A young activist jailed under Suharto is stirring more opposition to Wahid too
Nick Everett talks with Budiman Sujatmiko
Budiman Sujatmiko chairs the Indonesian People's Democratic Party, PRD. He first became active in the movement for democracy in 1988, when he was a student at Yogyakarta's Gadjah Mada University. The New Order regime jailed him for more than three years. He was not released till December 1999, six weeks after Abdurrahman Wahid was elected president. Together with Avelino da Silva, secretary-general of the Timorese Socialist Party PST, Sujatmiko recently visited Australia on a speaking tour organised by Action in Solidarity with Indonesia and East Timor (Asiet). I caught up with Sujatmiko during his visit to Sydney on April 12.
Wahid was elected in October 1999 amid mass protests against continued Golkar rule. His appointment continued a process of reform begun under B J Habibie. Acting under the growing pressure of a mass anti-dictatorship movement demanding 'reformasi total', the Habibie government had passed legislation for multi-party elections, reduced the armed forces representation in parliament, withdrew some of the most repressive labour laws, and instituted a UN-supervised referendum in East Timor. The Wahid government subsequently forced Golkar-appointed military commander General Wiranto out of cabinet, finished releasing political prisoners, and launched its own investigation into human rights abuses by the armed forces in East Timor last September.
Australian and other Western governments have touted these reforms as proof of the new government's commitment to democracy. Sujatmiko and the PRD do not share this view.
'These are just the minimum criteria for democracy,' Sujatmiko explained. 'Freedom of speech, freedom of assembly these offer the chance for the majority to rule. But if those liberties do not actually result in majority rule, then we do not have democracy in the true sense.'
Sujatmiko concedes that, unlike his predecessors Suharto and Habibie, 'Wahid is not a bureaucrat.' However, 'he has no policy to deliver better living standards or to end the threat of unemployment - his policies cannot deliver "people friendly" outcomes,' he said.
Sujatmiko argues that this is most clearly demonstrated by Wahid's pursuit of an economic restructuring program imposed by the International Monetary Fund. 'If the policies dictated by the IMF are fully implemented in the next three years, the majority of the people will have to bear the burden of an increased cost of living, driving them under the poverty line,' he said. 'The 1997 economic crisis has already resulted in 37 million unemployed this figure will continue to rise if the IMF policies are implemented further.'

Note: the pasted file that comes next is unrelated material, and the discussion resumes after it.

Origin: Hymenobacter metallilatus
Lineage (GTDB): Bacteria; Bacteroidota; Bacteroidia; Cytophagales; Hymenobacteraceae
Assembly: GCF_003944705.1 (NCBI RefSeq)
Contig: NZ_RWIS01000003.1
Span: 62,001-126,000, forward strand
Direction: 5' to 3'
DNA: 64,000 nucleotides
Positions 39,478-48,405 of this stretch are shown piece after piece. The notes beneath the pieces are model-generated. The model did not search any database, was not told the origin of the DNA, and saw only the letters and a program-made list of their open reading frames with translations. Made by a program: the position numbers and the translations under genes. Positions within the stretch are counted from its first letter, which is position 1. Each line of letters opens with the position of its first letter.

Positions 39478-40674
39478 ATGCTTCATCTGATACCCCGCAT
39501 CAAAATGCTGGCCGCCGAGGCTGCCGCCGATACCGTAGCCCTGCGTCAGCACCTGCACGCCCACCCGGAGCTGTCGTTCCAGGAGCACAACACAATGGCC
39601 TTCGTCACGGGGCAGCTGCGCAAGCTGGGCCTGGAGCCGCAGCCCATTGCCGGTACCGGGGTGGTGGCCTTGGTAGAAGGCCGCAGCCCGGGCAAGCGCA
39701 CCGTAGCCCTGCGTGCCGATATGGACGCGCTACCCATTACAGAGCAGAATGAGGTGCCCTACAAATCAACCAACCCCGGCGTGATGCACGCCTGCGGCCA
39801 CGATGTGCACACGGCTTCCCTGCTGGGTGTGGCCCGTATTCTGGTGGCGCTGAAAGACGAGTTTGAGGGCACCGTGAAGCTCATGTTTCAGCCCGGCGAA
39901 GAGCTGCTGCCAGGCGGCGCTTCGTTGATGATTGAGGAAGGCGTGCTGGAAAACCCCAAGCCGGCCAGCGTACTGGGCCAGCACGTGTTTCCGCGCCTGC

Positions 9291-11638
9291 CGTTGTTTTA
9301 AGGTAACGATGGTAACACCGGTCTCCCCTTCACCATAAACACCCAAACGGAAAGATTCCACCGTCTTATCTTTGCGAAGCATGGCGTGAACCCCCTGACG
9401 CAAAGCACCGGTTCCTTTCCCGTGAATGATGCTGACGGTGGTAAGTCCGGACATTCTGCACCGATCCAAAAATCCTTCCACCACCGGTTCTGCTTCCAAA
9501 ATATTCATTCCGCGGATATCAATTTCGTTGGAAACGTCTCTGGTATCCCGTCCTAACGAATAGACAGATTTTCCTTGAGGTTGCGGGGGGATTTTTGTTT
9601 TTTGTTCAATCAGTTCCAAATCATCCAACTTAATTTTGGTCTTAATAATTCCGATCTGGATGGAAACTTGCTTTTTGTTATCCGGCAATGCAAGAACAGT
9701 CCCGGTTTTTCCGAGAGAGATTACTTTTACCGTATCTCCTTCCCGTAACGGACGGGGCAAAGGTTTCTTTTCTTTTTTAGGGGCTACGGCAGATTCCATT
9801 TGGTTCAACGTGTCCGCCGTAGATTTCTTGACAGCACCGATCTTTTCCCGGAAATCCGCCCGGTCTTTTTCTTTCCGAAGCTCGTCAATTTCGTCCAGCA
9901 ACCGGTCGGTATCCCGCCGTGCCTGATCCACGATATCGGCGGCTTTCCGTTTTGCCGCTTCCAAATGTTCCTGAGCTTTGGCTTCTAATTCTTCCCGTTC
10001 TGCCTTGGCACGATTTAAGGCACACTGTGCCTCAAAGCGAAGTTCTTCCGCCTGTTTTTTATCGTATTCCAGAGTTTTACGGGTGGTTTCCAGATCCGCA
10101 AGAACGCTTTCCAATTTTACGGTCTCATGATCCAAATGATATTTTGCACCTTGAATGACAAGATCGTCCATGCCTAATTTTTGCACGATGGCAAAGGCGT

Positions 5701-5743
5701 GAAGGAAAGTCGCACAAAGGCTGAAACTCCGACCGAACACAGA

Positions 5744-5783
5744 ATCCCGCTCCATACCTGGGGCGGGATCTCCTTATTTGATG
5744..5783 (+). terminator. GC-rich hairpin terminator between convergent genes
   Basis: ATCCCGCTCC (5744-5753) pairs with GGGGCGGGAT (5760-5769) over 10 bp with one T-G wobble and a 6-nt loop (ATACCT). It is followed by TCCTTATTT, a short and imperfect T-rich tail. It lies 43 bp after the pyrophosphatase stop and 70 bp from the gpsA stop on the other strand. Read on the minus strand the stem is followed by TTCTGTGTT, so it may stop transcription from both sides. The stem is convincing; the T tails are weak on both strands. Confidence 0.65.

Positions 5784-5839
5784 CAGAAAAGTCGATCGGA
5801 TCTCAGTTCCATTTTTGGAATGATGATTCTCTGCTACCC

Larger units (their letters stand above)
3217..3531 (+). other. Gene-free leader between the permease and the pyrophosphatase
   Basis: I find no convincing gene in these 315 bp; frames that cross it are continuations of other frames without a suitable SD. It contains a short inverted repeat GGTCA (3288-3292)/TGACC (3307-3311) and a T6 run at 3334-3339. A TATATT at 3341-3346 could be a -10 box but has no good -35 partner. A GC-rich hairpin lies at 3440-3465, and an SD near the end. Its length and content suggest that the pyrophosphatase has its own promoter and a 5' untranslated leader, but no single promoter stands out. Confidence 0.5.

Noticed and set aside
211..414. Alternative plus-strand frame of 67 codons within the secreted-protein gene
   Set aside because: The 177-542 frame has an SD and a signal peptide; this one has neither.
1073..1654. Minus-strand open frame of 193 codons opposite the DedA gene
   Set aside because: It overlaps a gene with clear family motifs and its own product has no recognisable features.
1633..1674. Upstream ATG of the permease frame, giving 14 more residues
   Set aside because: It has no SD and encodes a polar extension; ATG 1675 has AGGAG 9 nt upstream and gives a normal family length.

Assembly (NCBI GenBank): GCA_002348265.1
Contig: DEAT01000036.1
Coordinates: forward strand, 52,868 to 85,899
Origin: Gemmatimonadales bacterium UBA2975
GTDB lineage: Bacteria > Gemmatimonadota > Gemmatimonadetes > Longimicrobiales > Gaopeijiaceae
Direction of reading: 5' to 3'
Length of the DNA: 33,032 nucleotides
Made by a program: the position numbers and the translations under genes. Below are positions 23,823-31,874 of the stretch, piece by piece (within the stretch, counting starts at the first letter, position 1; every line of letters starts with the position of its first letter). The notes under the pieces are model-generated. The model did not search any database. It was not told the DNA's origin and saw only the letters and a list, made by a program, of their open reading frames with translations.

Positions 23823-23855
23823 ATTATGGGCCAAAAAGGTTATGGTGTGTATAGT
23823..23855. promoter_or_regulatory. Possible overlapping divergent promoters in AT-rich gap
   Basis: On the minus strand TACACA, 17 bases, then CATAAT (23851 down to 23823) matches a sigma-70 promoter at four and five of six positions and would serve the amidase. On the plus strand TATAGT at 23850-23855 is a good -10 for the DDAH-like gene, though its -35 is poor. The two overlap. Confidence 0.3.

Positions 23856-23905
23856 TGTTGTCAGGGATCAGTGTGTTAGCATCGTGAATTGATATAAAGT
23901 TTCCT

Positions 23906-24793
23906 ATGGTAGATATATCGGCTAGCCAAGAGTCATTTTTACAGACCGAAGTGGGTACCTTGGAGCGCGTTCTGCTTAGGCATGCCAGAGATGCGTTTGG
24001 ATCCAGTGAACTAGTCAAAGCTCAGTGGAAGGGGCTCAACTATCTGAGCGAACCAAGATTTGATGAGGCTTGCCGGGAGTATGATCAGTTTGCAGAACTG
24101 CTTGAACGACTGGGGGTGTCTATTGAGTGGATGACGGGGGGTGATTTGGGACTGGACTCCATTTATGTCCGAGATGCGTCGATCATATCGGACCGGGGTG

IMF demands to restructure the economy have robbed Indonesia of its economic independence. Sujatmiko likens it to the experience of Latin American countries since the 1980s. 'Privatisation, financial liberalisation, deregulation of trade and investment, reduced state subsidies this is the same as the neo-liberal policies that have been pursued in Latin America.'
'Wahid has given a commitment to the IMF that he will cut state subsidies, resulting in higher petrol, electricity and transport prices and increased education fees,' says Sujatmiko. 'He has said that he has to do this to reduce dependency on foreign debt and the IMF.' However, opposition to price hikes refreshed the memory of mass demonstrations against similar hikes that brought down the Suharto dictatorship in 1998. It forced Wahid to delay the fuel price increase and the increase in civil service salaries. 'Wahid is playing between two poles,' notes Sujatmiko: 'the IMF and the people.'
'He wants to win sympathy from the people, but his concessions are still not enough. He has created anger by proposing to increase salaries for the first echelon bureaucracy by 2000%. What he has done is not based on a clear-cut vision,' states Sujatmiko. 'Objectively, the Wahid government remains loyal to the dictates of the IMF and of Western governments. Wahid is seeking to use his popular following to position himself to implement this austerity program.'
No serious opposition is emerging to this economic program from the parties represented in Indonesia's newly elected parliament. 'The PRD is the only political party criticising this program,' Sujatmiko says, 'in unity with other democratic forces: the student movement and trade unions.'
'Workers and students have come to parliament to protest the cutting of subsidies, and teachers have mobilised in many centres in Indonesia demanding a 300% increase in their salaries. There has been unrest and social discontent. Bus drivers, taxi drivers and others have taken action against the increase in transport costs. This has given the people confidence: they can now act as political groups to put pressure on the government so that the government must listen to the people.'